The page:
In the present case, the ALJ concluded at step two that the residual functional limitations related to Mr. Strand's right wrist fracture, as well as his Dupuytren's syndrome, are severe impairments. At step three the ALJ found that Mr. Strand's impairments, while severe, are not severe enough to meet or equal the conditions in the Listing of Impairments. Based on the testimony of a vocational expert ("VE") the ALJ found at step four that Mr. Strand is incapable of performing his past relevant work as the owner/operator of a shoe store. The VE also testified, however, that Mr. Strand has transferable skills that would transfer to other semi-skilled retail sales clerk jobs that he can perform primarily in a standing position. Based on this testimony, the ALJ found at step five that Mr. Strand could perform a significant range of light work available in the national economy and therefore he is not disabled.
In his motion for summary judgment Mr. Strand notes that the ALJ found he had severe impairments and also found that he could not perform his past relevant work. He appears to take issue with the ALJ's finding that "he has transferable skills from skilled work previously performed." ALJ Decision, Finding No. 1, Transcript ("TR") 21. Mr. Strand contends that the ALJ's finding is refuted by the VE's hearing testimony. He also challenges the ALJ's determination that Mr. Strand's subjective complaints of pain are not wholly credible.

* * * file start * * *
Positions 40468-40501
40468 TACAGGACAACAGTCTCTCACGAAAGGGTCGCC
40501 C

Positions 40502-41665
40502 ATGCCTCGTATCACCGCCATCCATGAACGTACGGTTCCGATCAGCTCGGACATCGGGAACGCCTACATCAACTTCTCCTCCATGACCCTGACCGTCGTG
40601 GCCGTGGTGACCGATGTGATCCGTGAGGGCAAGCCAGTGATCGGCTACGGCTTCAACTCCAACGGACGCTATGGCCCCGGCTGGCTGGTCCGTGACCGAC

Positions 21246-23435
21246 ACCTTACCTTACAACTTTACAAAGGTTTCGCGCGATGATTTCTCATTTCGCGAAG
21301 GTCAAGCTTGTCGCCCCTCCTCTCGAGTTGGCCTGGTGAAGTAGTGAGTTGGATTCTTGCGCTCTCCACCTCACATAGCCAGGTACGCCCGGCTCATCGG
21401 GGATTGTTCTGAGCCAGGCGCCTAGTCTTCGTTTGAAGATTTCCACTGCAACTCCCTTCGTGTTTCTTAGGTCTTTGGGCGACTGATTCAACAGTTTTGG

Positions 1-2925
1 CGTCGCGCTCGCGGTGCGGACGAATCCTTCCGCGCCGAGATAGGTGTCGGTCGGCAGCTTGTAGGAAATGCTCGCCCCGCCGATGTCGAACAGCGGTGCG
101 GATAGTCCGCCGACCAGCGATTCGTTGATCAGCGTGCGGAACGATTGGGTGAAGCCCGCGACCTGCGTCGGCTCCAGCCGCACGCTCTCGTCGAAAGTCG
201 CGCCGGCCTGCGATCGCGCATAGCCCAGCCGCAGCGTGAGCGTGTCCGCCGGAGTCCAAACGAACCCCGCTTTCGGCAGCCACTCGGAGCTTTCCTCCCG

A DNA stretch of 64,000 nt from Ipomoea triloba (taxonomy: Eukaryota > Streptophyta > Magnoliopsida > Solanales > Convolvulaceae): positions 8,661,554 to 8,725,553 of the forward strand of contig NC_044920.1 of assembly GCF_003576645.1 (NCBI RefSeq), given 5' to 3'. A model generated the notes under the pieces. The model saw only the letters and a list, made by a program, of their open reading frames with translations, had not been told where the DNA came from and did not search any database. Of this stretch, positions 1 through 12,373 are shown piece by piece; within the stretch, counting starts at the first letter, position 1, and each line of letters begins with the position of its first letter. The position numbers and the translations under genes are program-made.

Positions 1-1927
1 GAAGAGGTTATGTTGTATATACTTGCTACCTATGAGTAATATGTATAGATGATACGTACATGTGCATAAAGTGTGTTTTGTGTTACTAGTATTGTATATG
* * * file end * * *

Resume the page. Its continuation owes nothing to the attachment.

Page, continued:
B. The ALJ's finding of transferable skills is supported by substantial evidence
Substantial evidence supports the ALJ's conclusion that Mr. Strand has transferable skills that would allow him to perform other retail light work. See Andrews, 53 F.3d at 1039. The VE testified that given Mr. Strand's limitations — which included limitations on sitting, as well as manual activities of high fluency and precision of handwriting, extensive type writing, operating a digital computer keyboard or threading a needle — Mr. Strand could perform semi-skilled sales clerk jobs as well as the position of tanning salon attendant. TR 51.